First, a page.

Wu Ming’s novel 54 (English translation 2005 by Simon Whiteside) is an unusual experiment in collective authorship—the writers are five Italian author-activists. But you shouldn’t read it because it’s an interesting concept; read it because it’s an entertaining novel that successfully embraces satire, tragedy, and political commentary. It is set in the year 1954 and weaves together multiple narrative strands that investigate the realities of postwar Italy and Yugoslavia, as well as that era’s creeping Hollywoodization of the non-American world. Characters range from partisan and communist fighters in WWII, to young Italians with few prospects, to mobsters who have been (literally) lifted straight from the movies, to Tito and Cary Grant. Bit players include MI6 and KGB agents, as well as a television set: a McGuffin Electric Deluxe that has found itself in Italy, and that feels insufficiently appreciated by the locals (part of the novel is narrated from its perspective). And yes, Wu Ming is fully aware of the connotations of using a “McGuffin” as a plot device, since Alfred Hitchcock makes an appearance in 54, too (although one of the mob hangers-on persists in believing that he is actually Winston Churchill).
The plotline that may be most appealing to an audience in 2012 involves young Pierre Capponi, whose socioeconomic position closely parallels that faced by many young adults in Europe and North America today. Pierre finds himself in his early twenties in a country that has no promising employment prospects for him or his friends, and in which you need connections to secure basic work at a local bar. His girlfriend is married to an older doctor who can provide for both her and her PTSD-afflicted brother. Pierre’s frustration with his stagnant life ultimately leads him down strange and sometimes criminal paths, and gives us a visceral understanding of how and why populist revolutions (including communist ones) happen. Wu Ming was prescient, for 54 was completed in 2001, well before the current economic crash, but the novel reminds us that the historical questions and predicaments of the postwar years have far more staying power than we may like to think.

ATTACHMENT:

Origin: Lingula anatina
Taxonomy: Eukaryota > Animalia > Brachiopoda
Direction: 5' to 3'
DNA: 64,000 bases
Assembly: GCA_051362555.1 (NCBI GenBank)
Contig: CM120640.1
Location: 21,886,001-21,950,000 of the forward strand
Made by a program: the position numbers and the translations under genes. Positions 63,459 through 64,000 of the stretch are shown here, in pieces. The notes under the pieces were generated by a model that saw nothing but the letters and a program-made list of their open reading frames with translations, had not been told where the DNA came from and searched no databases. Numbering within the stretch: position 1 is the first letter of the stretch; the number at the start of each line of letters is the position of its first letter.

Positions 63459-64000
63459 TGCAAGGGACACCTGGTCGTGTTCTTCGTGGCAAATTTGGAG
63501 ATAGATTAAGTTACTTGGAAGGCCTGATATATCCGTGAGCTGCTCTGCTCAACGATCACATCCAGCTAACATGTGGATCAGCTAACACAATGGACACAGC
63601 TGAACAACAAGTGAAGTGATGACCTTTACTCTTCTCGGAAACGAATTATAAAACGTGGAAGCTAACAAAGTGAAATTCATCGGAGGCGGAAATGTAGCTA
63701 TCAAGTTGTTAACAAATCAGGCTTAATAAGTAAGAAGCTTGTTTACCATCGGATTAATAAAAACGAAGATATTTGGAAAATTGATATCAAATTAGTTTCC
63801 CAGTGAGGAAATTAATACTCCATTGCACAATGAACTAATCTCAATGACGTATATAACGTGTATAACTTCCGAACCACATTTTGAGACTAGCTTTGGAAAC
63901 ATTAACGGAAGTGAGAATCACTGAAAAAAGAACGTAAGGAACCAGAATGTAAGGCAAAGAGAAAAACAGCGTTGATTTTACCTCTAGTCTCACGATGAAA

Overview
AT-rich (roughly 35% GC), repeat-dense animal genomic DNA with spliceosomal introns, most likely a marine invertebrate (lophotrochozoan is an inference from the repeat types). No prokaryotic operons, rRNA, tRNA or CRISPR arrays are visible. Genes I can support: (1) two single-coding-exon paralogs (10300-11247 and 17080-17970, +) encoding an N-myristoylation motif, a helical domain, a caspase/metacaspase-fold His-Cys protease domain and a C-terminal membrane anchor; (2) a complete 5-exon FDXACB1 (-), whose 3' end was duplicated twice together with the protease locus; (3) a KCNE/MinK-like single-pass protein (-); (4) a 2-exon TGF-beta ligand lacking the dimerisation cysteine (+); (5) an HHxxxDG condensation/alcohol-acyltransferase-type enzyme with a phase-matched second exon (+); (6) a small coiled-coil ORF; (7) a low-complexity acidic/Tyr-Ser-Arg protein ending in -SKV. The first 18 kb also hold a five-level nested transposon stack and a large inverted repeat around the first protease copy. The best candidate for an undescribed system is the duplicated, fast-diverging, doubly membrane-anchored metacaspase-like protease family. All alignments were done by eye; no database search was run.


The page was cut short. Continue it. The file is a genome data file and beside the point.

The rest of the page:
For more information about Wu Ming visit the Wu Ming Foundation.
Amy Mitchell has a PhD in Modernist poetry from Western University. She is currently a Professor of English and Writing at Fanshawe College.
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Dr. Aaron Schneider completed a PhD. in Canadian Literature at Western University where he currently teaches courses in public speaking, political rhetoric and Canadian Literature. He is excited about bringing together his interests in World and Canadian Literature. He is the co-founder and co-editor of The Rusty Toque and Western's online student journal Occasus.